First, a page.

• Remove any branches thinner than a pencil.
  • Remove sucker growth below the graft.  This growth may appear to be coming from the ground.
  • Remove any remaining foliage.
  • Pruning is good for roses, and bad pruning will be overcome by the rapid and hardy growth of roses, so don’t agonize.

Q: We moved into a house with rose bushes and some of them have a powdery substance on the leaves and the leaves are curling. What should we do? We know nothing about roses.  

A:  First, get a book about rose care.  You can check one out of the library (we have many at the Lora M. Robins Library!) or perhaps you should buy one as you may need to refer to it often.  Roses can be high maintenance.  What you are seeing on your roses is powdery mildew, a fungal disease and common ailment for roses as well as other plants such as phlox.  Go to a well-stocked plant store or nursery and ask an experienced person what kind of treatment you should buy for your problem, and then follow the instructions.  Powdery mildew is treatable.  To prevent outbreaks, make sure your roses have good air circulation all around, and that you water them at the root level and not on the foliage.  Your rose care book will help you determine proper care.  Roses require work but will give great satisfaction when filled with beautiful blooms.  And if you don’t like them, there are plenty of other shrubs for you to try.

Q: Why do people cut off their crape myrtles?  Should I do it too?  Does the Garden do this?
A:  Some horticulturists feel so strongly against the drastic pruning of crape myrtles that they call it "crape murder".  Pollarding is a pruning method that has been popular in Europe and the UK since Medieval times. It is a style that we don't practice here at Lewis Ginter Botanical Garden.  We prune crape myrtles occasionally, as needed, but not in an extreme way.  One reason that this technique is used is because the plant  may be getting too big for its location.  But by thinking ahead to  what the mature size of the tree, you can avoid this predicament. These days there are so many sizes of crape myrtles available to fit just about any location, so choosing the right size one, is the easiest solution.  If the crape myrtle no longer fits, you can remove it and place a smaller one there, or pick a different plant.
This kind of pruning leaves knobby scars, and results in many thin shoots coming from the cut location.  It doesn’t improve blooming, nor does it seem to hurt blooming.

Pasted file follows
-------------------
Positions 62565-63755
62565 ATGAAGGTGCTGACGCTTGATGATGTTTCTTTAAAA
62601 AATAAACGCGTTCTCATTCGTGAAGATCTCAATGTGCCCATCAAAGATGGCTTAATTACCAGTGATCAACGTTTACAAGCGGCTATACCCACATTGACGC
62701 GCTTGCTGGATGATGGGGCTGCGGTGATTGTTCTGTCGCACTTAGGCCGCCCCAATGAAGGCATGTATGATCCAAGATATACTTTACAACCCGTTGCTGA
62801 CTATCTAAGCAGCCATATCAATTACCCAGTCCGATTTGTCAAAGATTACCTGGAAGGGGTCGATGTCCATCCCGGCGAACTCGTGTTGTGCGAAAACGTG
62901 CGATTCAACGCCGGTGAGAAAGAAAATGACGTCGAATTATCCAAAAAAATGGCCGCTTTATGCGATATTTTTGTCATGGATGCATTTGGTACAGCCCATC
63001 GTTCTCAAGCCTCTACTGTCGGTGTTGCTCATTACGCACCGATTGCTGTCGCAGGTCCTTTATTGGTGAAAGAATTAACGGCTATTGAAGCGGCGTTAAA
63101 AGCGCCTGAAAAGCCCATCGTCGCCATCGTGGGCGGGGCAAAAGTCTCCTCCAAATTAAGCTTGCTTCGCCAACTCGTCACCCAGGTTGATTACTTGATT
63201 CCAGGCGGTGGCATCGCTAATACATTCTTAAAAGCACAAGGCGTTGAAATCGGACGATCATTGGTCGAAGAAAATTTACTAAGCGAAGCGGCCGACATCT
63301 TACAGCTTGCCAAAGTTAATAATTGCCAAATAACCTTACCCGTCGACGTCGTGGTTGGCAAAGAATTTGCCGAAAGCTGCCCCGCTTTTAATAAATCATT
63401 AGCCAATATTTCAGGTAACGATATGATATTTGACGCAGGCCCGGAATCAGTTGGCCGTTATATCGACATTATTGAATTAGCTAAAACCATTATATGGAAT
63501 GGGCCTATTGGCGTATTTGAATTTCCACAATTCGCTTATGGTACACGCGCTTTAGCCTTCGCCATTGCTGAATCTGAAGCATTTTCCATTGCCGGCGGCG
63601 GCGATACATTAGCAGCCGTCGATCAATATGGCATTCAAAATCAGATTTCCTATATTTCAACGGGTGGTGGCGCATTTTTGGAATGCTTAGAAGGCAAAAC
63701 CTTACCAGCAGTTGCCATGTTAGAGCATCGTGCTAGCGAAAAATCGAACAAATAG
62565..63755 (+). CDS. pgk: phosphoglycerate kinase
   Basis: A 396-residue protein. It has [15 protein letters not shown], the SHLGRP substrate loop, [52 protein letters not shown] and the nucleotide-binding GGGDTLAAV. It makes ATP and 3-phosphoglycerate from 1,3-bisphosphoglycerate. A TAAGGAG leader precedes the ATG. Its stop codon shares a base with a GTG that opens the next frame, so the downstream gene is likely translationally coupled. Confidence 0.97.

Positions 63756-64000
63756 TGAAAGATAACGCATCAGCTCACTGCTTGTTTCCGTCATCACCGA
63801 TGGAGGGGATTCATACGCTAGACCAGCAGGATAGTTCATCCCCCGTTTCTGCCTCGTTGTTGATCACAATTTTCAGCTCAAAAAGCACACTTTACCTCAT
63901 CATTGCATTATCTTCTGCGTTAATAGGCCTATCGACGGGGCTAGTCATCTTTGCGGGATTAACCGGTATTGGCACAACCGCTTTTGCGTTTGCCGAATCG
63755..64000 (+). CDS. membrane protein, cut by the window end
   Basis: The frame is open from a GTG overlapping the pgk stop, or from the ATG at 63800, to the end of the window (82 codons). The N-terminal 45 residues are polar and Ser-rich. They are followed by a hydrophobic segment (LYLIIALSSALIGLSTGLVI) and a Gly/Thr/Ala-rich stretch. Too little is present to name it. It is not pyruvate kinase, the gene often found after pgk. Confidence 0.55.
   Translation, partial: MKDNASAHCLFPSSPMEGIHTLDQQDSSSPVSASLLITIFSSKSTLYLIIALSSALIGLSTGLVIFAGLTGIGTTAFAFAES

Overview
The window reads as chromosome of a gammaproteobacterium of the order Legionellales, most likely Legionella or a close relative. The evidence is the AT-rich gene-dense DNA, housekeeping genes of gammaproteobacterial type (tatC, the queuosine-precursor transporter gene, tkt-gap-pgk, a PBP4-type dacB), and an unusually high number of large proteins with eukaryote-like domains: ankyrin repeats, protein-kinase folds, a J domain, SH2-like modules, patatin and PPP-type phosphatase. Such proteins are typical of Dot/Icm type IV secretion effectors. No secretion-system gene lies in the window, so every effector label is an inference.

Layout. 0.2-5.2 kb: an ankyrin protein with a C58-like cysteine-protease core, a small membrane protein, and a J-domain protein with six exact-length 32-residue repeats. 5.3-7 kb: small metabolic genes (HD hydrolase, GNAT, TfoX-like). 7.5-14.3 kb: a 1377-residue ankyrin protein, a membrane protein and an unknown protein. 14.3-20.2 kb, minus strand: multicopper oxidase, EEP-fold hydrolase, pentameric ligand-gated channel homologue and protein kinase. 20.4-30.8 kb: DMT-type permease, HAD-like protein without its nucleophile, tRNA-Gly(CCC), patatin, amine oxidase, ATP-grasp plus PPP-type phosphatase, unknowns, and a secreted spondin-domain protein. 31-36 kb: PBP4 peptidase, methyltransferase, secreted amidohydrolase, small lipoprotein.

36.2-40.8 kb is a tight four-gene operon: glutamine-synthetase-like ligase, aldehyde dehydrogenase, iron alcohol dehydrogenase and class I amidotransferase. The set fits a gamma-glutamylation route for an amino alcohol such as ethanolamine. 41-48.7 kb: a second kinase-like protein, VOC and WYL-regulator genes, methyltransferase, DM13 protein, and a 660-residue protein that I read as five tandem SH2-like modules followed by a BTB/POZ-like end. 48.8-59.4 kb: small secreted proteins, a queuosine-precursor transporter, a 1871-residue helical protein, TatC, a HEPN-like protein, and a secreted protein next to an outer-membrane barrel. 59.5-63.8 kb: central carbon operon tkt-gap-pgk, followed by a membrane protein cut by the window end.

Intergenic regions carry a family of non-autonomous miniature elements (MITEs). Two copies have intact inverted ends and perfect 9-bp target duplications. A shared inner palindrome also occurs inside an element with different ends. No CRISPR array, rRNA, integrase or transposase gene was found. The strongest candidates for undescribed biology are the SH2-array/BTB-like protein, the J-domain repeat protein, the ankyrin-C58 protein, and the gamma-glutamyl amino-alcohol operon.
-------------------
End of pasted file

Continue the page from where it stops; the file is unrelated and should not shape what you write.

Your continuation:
Q: My Chinese evergreen has some yellow leaves, but otherwise looks healthy.  I have a grow light for it as it is in an area with no windows.  I water regularly.   What is wrong?
A: It’s hard to say for sure, but first, you might try at 20-20-20 soluble fertilizer.   Also, many houseplants suffer from a lack of humidity in our dry houses and offices.  It couldn't hurt to try misting it a couple of times per week with plain water and see if it improves.

 

Q: I want to give my friend a eucalyptus tree since she admired one at your Garden.  Where can I get one?
A: We do have some eucalyptus here at the Garden, but we know they have short lifespans as they are not hardy in our area.  If you can accept that it may not have a long lifespan, then go ahead and enjoy whatever time you have together.  Some people report some success in zone 7 with Eucalyptus gunnii or cider gum.  Here at the Garden we have a few Eucalyptus cinerea, or silver dollar eucalyptus.
Maybe your friend would like a small one for an indoor container?   Check with one of the larger local nurseries to see if they stock one of the Eucalyptus species.

The Hort Helpline will answer your gardening questions, or connect you with a source who can provide an answer. Library staff and volunteers respond to phone, email and in-person requests. Routine questions about pruning, growing conditions and propagation are usually answered the same day. Some complex questions and plant identifications may require more time. Persons requesting a plant identification can email digital photographs to library@lewisginter.org. Live specimens should be brought to the Library in a sealed plastic bag containing complete contact information for the requestor. Please do not bring diseased plant material to the garden. For all pest and disease questions please contact your local Virginia Cooperative Extension Service.

If you have a question for our Hort Helpline, you can contact us by phone or email.

Phone: 804-262-9887 x332
Email: library@lewisginter.org